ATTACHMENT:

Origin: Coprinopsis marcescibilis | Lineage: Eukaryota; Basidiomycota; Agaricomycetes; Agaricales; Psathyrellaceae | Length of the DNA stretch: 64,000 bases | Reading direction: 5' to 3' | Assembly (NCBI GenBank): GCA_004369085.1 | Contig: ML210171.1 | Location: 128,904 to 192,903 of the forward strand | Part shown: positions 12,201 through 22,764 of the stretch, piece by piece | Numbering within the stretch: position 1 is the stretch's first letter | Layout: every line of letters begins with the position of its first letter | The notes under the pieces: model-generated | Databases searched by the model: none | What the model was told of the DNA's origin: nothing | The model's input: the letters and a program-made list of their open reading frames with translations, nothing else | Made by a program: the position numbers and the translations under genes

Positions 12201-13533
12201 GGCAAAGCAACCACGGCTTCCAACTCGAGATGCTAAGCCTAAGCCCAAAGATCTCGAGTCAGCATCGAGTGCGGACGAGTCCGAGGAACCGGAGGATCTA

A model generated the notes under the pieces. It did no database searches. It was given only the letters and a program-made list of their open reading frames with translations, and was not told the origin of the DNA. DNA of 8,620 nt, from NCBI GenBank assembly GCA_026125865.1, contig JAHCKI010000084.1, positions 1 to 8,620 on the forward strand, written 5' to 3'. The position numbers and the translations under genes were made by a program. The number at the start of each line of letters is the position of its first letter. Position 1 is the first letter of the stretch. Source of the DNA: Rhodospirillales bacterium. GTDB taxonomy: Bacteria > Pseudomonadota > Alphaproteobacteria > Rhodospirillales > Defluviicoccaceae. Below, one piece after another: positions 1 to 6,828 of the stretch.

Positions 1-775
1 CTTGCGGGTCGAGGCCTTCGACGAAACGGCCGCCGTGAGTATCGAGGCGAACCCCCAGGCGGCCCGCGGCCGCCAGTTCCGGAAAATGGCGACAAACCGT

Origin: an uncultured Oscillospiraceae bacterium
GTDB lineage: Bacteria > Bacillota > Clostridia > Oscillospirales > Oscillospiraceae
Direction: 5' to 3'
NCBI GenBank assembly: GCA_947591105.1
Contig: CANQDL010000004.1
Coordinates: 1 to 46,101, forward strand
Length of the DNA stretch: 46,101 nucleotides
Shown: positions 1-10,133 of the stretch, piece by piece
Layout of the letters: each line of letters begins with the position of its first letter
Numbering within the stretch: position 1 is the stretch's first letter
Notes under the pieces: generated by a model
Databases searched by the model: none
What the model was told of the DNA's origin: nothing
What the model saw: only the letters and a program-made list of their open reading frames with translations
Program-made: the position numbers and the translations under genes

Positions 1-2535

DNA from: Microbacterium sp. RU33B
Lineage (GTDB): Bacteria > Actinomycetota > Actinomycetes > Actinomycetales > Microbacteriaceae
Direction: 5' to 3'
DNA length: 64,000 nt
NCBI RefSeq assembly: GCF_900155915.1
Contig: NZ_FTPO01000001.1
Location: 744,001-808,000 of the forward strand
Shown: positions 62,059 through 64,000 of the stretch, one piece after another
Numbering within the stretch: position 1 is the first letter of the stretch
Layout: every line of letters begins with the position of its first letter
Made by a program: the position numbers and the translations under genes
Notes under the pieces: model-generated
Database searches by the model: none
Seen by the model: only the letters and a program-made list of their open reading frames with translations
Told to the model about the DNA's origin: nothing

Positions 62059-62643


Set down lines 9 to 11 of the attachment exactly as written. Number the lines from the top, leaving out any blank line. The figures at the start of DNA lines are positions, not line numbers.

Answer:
Direction: 5' to 3'
NCBI GenBank assembly: GCA_947591105.1
Contig: CANQDL010000004.1